own. There must be an archer. This is how we can understand that heaven and
earth, with the sustaining powers of the One Spirit, neither crumble
nor collapse, but endure because of the power of the One. We do not
see this force, but we know it sustains heaven and earth. Once the
arrow's force is spent it falls to earth. Similarly, if heaven and
earth were not sustained by the one spirit, they would crumble.
Because of the power of the One, heaven and earth do not collapse. So
the existence of heaven and earth affirm the power of the One Spirit.


Since heaven does not collapse, we know this supernatural power is
something we cannot fathom. For it appears that the One Spirit created
itself. Pondering this we realize there is no left and no right, no
before or after, no above or below. It is a single thing, the
sustaining power of the One. There is no second or third, and it
cannot be made. We see the One Spirit dwelling in heaven and earth
without teacher or maker. We see this force as one who invisibly
sustains heaven and earth and nourishes all living things.


The One Spirit cannot be seen in heaven and earth just as the human
soul cannot be seen in the body. The One Spirit alone resides
everywhere just as the soul permeates every place in our body.


There is the One Spirit under heaven who lives in the divine palace of
the intangible realm. This Spirit is never in just one place and is
not attached to any one place. In fact, in the intangible realm one
place is actually two places, and the first is the second in time.
Time in the intangible realm is always seen as present, like the Holy
Lord's transforming influence. It follows from this that the
intangible realm has not been produced nor made. Words such as first
and second do not apply. The One Spirit, therefore, is intangible, not
created and not made.


Do not ask whether everything that exists under heaven also resides in
the intangible realm; or how it is that what we see is not created,
not located anywhere and without time. Not by questions will you
understand where the One Spirit is, or that the One, located in the
intangible realm, has been neither produced nor made. Do not ask when
the One Spirit was made or produced. This also will not be understood
through questions. Not by questions will you understand.


Permanent, inexhaustible; exhaustible, impermanent. The One Spirit
resides within all the myriad thing. The One has been neither produced
nor made, and permanently resides without end. Among the things
existing under heaven, there are those that can be seen and those that
cannot be seen. For example, the soul cannot be seen by human beings.
Our desire to see the soul indicates a spiritual consciousness in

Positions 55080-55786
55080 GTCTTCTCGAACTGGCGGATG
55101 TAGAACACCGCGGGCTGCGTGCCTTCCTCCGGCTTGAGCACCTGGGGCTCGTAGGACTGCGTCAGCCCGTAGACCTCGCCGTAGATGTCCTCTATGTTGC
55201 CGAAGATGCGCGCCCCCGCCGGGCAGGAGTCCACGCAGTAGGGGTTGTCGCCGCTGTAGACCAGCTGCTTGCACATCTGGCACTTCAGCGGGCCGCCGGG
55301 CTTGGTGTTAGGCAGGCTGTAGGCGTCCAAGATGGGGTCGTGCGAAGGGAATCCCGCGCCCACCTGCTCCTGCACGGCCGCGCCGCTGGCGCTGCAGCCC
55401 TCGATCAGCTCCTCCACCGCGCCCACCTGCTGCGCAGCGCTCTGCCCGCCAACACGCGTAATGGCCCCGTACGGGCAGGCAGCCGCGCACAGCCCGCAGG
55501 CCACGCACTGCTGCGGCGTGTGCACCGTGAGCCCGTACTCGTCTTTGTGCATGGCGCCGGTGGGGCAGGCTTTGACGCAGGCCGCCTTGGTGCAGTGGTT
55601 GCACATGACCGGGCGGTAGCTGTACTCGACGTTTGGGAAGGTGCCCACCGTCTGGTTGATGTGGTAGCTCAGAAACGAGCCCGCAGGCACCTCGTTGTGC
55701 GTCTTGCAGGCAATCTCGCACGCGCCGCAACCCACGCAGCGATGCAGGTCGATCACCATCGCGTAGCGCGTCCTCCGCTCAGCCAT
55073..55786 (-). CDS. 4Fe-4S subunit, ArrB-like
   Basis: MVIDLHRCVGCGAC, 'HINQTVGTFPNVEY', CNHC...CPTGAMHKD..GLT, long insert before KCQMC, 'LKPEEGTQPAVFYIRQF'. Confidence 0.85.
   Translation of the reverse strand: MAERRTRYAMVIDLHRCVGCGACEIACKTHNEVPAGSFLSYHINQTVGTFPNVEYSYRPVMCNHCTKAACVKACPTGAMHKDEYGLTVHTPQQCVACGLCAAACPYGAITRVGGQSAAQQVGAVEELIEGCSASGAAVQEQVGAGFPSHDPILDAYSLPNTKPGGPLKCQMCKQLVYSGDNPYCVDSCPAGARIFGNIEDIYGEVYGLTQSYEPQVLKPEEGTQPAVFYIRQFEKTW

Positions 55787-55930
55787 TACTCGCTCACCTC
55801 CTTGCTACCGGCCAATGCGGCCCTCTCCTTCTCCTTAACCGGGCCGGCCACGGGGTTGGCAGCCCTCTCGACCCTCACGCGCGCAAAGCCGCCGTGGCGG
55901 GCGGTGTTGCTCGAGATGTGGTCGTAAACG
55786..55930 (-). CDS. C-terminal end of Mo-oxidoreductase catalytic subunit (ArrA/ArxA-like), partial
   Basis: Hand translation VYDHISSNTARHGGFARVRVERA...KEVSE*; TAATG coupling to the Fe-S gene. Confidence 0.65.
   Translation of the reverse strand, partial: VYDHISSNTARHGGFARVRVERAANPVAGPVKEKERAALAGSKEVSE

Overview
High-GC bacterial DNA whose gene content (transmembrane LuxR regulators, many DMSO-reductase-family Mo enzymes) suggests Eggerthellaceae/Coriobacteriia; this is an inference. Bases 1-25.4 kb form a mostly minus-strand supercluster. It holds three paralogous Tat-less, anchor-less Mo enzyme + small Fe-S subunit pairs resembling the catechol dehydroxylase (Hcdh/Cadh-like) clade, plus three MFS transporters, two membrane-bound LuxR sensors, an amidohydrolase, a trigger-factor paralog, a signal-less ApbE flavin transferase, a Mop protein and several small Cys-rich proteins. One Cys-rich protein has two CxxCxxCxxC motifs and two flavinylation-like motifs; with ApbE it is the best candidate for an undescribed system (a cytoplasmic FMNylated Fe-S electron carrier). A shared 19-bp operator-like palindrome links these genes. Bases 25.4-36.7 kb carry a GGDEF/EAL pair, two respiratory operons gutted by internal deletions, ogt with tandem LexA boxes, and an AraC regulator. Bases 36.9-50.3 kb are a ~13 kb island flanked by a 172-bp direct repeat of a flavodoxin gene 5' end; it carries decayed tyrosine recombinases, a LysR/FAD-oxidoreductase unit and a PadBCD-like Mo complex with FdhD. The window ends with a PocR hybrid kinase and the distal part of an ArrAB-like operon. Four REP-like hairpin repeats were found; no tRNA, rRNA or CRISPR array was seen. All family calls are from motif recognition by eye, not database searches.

human beings.


Just as two kinds of sprouts can share one root, human sight is of two
kinds and both share one root. We have both a soul and a spiritual
consciousness. Just as a person without a body is not complete and a
person without a soul is not complete, so is someone without a
spiritual consciousness also incomplete. Anything seen under heaven,
it is of two kinds, from one root.


If someone asks in what way the myriad of things are made by the One
Spirit, or if they ask where the unseen things reside, you should
answer in this way: They reside under heaven and are what the One
Spirit sent. If someone asks how many things there are or how many
people have been made, say to them: The myriad things under heaven all
consist of the four elements.



Creation:



You ask what a human being is made. People are made of that which can
be seen and that which cannot be seen. You ask what is visible and
what is invisible. That which can be seen was made by the power of God
and consists of the four elements-- earth, water, fire, and air.


You ask how the four elements are made. The answer is that under
heaven there is nothing that has not been created by the One God. If
the One God had not been in the world, there would have been no need
to make the world. It is like building a house. First you seek a house
builder then ask that the house be built. Likewise, when the One God
undertook creation, once willed, it was done.


Out of love for all living things, He made himself seen in the world.
Through his compassion for all creatures, the One God could be clearly
seen.


Heaven and Earth are the creation of the One God. The power and will
of God pass like the wind over everything. His is not a body of flesh,
but a divine consciousness, completely unseen to human eyes.


What the power of God carries out and what it calls forth can be
known. This could not be done by any other thing. What could possibly
resemble Him?


The myriad things of existence manifest the One God. Everything under
heaven shares his power. Insects and animals do not understand
language, so we say that they do not: have intellectual faculties. In
classifying the myriad things, no two are the same.


Not everything under heaven can be seen. So it is that from the
suspicious hearts of human beings the thought arises that other gods
could have made the myriad things precisely in His image. But even if
there were such gods, none could make precisely in his image. There